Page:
- change ups
Steelcase looks to introverts for latest designs
(As seen on WZZM TV 13) In her 2012 TEDx talk, Susan Cain, author of “Quiet: The Power of Introverts in a World That Can't Stop Talking,” noted how today’s offices and classrooms have been designed for extroverts, with a focus on stimulation, leaving introverts at a disadvantage.
A lot of attention in the office furniture world has been paid to creating collaborative environments and spaces that optimize opportunities for interaction between co-workers. While this is all well and good, Cain noted focusing so fully on these types of environments means employers might be missing out on unleashing the full talents of one-third to one-half of their workforce — the introverts.
“Solitude is often a crucial ingredient to creativity,” Cain said.
Steelcase heard Cain’s call for more private spaces and settings that allow for autonomous work loud and clear, and the company teamed up with her to create a series of products it will be introducing at NeoCon this week.
“We started having these conversations with Susan a couple of years ago and it led to a natural collaboration,” said Chris Congdon, global director of research communications at Steelcase. “This year we are introducing some spaces that we’ve designed leveraging Susan’s knowledge as well as our own research about privacy.”
The spaces have been branded Susan Cain Quiet Spaces and include a variety of options.
The Be Me, Studio and Green Room spaces were each designed for rejuvenation.
For example, the Be Me space “allows introverts to be free from the gaze and interruption of others, encouraging vitality throughout a day by lounging, working or even closing their eyes for a few moments.”
It was designed as a warm and receptive space that gives people permission to be alone while at work.
Of the Green Room space, which mimics a living room, Cain said, “The furniture was designed to provide an intimate space to curl up and have conversations with colleagues. We want to create spaces that are private and social at the same time.”
Focus spaces include the Mind Share and Flow workspaces and encourage productivity for an individual or in collaboration with a small group of two or three colleagues.
“It was very important to me to have a space with bookshelves on the walls because they have symbolic as well as practical value,” said Cain of the Flow workspace. “They signal that here is a place of peace, quiet and deep thought.”
The Susan Cain Quiet Spaces include a feature that Congdon said is particularly unique.
“Probably the most important one is a product we previewed last year and is just coming onto the market now, which is VIA, which stands for vertical intelligent architecture,” she said. “This is a wall. It’s capable of a lot more than being a wall, but one of the most important things that it can do that is very unusual for a lot of wall products you would see from our industry is it has the ability to really eliminate sound in a way that moveable walls just haven’t been able to do. The way VIA is constructed, it basically seals up those gaps where sound can sneak through.”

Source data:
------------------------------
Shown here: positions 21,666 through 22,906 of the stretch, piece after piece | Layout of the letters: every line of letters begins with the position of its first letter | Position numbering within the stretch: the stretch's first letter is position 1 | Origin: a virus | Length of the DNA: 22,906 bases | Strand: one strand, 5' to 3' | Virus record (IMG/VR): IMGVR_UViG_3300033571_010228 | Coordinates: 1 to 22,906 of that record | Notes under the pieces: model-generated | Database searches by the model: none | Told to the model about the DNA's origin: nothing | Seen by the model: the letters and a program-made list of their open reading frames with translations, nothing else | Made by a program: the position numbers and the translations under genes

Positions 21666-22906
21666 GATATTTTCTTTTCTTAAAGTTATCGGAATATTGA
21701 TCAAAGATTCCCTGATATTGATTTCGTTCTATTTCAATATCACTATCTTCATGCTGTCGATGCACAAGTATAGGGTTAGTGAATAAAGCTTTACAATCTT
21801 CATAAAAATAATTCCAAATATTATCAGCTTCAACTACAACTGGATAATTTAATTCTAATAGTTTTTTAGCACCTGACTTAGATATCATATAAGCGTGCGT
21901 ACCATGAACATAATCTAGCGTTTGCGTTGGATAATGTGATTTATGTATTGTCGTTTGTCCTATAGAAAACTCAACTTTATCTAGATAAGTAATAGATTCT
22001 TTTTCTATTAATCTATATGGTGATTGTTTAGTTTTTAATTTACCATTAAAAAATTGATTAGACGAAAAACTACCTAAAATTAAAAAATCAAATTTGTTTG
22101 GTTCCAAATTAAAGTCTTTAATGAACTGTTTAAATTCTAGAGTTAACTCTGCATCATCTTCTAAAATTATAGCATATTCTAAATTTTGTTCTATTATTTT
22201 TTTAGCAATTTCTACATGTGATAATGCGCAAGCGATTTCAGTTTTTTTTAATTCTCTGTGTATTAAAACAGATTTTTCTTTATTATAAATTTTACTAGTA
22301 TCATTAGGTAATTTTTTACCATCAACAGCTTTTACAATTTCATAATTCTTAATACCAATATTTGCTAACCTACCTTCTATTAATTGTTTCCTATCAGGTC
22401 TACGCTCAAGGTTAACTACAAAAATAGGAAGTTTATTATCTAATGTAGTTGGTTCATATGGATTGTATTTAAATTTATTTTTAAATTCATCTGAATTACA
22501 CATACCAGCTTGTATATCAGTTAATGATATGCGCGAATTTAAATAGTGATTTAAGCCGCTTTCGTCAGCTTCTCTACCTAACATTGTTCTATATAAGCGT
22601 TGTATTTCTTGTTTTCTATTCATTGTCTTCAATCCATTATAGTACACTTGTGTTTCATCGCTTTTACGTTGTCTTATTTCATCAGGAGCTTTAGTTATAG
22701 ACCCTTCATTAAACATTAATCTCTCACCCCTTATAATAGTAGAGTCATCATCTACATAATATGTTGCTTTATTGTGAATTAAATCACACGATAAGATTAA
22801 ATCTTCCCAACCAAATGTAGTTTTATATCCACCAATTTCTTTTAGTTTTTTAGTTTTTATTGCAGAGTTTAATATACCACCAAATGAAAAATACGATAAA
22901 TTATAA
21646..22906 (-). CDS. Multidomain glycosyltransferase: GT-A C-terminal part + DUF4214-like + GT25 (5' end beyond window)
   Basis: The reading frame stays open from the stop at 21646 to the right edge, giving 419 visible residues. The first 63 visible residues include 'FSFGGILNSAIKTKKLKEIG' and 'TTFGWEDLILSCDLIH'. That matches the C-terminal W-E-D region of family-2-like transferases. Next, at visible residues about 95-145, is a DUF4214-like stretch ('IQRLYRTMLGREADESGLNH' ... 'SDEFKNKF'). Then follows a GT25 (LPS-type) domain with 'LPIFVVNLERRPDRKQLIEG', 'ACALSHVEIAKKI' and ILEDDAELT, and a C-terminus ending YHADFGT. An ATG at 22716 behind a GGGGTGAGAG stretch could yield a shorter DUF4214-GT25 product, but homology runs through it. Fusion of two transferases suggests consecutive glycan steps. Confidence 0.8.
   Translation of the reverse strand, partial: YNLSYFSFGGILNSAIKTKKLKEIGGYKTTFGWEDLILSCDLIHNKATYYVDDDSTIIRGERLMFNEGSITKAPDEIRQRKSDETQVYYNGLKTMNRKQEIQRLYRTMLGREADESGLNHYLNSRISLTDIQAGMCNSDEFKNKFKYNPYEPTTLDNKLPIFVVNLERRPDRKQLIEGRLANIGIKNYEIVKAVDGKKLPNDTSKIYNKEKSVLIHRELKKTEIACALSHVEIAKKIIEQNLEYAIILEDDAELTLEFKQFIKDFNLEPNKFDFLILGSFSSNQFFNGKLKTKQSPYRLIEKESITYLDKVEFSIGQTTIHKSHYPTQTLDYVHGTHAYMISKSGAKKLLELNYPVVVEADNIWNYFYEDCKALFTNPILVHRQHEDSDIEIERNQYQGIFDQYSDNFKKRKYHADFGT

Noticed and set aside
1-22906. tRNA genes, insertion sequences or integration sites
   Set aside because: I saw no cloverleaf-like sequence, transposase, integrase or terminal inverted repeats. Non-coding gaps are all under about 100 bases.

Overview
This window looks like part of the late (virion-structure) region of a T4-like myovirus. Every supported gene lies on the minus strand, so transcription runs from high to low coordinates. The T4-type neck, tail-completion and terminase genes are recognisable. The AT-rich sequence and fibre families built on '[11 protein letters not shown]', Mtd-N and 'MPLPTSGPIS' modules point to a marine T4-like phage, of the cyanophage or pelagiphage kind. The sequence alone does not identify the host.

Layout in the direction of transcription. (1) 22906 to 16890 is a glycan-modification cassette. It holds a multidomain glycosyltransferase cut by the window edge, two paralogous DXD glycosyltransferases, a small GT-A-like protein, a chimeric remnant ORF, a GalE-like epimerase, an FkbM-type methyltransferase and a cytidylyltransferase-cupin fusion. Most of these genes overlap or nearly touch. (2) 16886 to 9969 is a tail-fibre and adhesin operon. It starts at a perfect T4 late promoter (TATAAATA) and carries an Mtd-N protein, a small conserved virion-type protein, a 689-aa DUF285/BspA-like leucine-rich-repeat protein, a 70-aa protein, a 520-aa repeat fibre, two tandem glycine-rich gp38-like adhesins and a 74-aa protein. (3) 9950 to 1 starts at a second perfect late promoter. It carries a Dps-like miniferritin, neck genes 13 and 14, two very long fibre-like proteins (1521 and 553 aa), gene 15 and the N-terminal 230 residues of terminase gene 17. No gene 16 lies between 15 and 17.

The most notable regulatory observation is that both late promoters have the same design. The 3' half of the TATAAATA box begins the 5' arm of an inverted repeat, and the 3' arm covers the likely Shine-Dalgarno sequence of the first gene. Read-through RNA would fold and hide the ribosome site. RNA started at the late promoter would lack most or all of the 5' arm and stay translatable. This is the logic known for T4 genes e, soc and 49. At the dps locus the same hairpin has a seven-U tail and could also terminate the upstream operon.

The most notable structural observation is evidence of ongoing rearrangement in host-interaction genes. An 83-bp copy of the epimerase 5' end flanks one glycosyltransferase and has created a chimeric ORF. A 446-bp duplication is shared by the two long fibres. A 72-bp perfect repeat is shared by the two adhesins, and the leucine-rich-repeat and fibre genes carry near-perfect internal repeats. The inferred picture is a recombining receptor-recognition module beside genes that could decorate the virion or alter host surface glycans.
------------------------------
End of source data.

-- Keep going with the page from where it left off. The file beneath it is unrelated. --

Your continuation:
Introverts aren’t the only ones craving privacy in the office either.
Congdon said Steelcase’s research has revealed many people have privacy needs in the office and have been dissatisfied at different points with office spaces that don’t balance collaborative and autonomous needs.
“The volume has really intensified as people have gotten more and more frustrated with the inability to control a couple of major things they are dealing with,” she said.
She said people want to be able to control both their level of information privacy and their level of noise and visual stimulation while working.
“There is so much coming at us in the workplace today,” Congdon said. “It’s coming to us in terms of disruptions we have electronically, our phones going off constantly or the barrage of emails that we are dealing with. It’s also coming to us in our physical environments. We have disruptions from unwanted noise, conversations that are taking place in the area, well meaning individuals who happen to see you and want to stop by and have a quick chat.
“Every time you are disrupted it takes time for you to get back into flow of what you are working on. So those are important aspects of privacy, being able to control your information and stimulation.”
Along with the Susan Cain Quiet Spaces, Steelcase has designed a variety of elements to help control visual and acoustical stimulation in more open environments, too.
“Privacy doesn’t always require that you go into a room with four walls and a door; sometimes you just need to be shielded where you can have some space division that can separate you visually,” Congdon said.
“We are also introducing a product called Elected Elements. That is really premium, quality places to be able to create. Workspaces that could be either for enclosed or open spaces; the focus there is on having a more calming experience.”
Congdon said the bottom line about Steelcase’s products at NeoCon this year is they are about giving people choice and control over their work experience and promoting overall wellbeing of individuals.